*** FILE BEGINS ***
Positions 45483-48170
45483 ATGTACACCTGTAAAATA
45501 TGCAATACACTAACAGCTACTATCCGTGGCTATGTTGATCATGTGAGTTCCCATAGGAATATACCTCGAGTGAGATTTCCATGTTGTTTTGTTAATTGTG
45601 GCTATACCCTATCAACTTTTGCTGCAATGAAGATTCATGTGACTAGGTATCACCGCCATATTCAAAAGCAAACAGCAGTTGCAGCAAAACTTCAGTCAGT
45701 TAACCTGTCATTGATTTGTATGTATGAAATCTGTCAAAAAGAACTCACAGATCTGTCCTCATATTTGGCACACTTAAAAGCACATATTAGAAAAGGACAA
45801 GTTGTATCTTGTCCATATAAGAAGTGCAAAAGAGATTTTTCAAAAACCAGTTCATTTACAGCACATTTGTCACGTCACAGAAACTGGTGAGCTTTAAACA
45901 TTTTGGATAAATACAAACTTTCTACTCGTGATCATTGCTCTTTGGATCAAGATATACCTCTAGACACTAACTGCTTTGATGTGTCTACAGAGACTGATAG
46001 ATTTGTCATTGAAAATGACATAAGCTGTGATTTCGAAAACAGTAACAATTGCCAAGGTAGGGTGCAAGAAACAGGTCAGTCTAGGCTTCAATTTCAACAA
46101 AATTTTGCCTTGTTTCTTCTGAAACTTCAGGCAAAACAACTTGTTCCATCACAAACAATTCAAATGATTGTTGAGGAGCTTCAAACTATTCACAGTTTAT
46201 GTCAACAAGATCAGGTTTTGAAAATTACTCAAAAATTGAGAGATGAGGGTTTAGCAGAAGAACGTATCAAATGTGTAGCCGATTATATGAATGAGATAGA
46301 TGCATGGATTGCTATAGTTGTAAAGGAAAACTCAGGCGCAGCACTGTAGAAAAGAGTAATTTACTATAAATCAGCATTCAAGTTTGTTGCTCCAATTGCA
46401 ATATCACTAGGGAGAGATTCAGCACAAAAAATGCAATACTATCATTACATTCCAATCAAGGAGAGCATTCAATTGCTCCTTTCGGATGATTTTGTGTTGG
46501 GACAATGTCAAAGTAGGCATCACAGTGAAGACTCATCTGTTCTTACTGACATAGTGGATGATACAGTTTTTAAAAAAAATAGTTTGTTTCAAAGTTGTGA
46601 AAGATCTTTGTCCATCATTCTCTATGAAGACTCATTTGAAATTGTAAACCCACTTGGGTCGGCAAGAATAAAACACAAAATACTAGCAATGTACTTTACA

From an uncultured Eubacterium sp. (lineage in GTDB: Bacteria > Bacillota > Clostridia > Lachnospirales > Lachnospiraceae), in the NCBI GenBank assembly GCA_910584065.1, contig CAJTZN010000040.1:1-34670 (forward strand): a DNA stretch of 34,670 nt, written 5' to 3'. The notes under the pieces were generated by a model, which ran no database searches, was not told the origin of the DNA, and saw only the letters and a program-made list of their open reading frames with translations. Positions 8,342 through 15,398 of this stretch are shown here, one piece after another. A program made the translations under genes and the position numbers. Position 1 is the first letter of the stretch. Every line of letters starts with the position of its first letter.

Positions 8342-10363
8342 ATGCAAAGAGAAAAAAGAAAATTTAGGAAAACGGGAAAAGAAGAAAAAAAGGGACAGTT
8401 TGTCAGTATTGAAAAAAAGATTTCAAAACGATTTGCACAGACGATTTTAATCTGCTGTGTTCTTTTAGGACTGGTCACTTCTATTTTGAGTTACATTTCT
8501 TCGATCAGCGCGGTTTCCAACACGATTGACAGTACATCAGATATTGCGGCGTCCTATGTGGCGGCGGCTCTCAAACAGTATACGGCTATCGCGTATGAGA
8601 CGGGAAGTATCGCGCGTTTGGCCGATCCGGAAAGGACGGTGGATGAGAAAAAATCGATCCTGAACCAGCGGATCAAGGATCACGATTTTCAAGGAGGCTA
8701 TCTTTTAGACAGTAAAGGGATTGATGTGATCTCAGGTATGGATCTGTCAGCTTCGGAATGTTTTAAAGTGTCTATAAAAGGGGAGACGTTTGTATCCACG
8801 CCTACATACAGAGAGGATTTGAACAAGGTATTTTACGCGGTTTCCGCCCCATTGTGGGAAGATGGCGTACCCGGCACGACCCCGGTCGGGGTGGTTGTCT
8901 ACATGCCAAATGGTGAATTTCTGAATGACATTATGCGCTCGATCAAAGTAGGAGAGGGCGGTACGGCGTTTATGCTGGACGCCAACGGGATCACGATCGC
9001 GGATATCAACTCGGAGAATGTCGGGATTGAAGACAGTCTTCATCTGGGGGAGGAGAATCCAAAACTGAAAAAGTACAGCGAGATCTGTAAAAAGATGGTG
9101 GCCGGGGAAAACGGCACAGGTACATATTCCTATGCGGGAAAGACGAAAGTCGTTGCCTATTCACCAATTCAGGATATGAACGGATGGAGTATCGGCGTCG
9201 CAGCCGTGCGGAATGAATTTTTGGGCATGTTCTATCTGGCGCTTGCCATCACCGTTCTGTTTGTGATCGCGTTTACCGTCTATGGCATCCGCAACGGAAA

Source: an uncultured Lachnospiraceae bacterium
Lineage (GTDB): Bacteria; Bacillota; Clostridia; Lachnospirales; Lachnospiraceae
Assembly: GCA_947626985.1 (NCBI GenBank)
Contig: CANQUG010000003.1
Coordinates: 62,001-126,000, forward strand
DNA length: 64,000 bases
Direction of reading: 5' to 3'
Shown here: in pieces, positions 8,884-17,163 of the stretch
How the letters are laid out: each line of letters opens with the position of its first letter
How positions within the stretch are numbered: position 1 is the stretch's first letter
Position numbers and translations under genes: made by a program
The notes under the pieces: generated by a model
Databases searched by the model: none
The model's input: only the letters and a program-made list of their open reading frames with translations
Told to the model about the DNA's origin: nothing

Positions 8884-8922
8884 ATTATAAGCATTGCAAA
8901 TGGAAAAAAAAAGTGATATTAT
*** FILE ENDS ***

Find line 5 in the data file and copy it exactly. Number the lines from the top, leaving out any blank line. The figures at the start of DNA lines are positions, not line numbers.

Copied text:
45701 TAACCTGTCATTGATTTGTATGTATGAAATCTGTCAAAAAGAACTCACAGATCTGTCCTCATATTTGGCACACTTAAAAGCACATATTAGAAAAGGACAA